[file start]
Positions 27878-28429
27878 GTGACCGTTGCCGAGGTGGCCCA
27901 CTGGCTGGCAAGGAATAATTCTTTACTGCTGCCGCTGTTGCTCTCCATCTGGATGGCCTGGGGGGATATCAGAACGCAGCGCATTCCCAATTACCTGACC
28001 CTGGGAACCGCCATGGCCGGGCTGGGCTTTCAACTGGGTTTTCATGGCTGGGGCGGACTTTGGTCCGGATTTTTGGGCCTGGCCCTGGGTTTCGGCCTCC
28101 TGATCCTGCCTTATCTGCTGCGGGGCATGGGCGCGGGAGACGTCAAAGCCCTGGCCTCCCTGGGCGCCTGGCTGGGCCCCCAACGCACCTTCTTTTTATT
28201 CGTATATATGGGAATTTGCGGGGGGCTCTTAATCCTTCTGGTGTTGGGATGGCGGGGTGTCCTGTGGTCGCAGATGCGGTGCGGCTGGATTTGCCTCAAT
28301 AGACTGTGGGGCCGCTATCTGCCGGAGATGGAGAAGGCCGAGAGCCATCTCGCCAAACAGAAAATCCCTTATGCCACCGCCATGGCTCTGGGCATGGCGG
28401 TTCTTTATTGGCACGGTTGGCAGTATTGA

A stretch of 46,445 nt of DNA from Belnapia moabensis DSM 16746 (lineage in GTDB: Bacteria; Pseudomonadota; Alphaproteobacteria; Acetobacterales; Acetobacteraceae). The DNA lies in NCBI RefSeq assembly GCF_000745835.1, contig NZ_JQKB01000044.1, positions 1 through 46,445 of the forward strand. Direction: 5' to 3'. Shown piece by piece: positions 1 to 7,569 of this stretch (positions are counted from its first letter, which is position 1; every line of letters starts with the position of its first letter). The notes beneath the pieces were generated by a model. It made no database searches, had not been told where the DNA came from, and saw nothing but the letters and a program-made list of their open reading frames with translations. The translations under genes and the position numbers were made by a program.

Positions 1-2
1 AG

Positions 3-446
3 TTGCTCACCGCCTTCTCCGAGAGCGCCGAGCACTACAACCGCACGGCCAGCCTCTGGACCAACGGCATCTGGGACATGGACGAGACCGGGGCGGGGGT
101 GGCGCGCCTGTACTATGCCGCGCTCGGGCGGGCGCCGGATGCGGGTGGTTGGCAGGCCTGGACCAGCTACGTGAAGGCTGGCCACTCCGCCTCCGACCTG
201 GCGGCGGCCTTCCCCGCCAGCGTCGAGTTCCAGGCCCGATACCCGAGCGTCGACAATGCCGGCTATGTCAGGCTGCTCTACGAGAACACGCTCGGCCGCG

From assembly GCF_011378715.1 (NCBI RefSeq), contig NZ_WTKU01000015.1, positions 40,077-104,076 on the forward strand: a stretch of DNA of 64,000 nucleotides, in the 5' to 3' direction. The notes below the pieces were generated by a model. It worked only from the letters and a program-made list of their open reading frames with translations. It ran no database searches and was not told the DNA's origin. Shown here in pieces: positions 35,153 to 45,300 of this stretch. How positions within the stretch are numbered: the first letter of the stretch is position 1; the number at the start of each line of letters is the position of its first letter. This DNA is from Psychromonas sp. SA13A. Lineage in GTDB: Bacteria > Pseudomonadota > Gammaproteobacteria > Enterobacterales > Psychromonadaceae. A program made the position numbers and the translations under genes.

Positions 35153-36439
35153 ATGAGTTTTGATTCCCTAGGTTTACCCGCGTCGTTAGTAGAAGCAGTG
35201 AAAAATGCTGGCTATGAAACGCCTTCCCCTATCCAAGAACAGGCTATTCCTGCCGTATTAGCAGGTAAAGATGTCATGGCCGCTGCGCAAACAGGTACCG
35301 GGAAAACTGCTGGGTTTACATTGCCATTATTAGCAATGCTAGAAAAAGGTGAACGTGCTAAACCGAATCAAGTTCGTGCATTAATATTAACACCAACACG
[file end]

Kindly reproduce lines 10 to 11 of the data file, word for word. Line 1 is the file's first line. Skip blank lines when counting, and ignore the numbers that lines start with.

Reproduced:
Positions 1-2
1 AG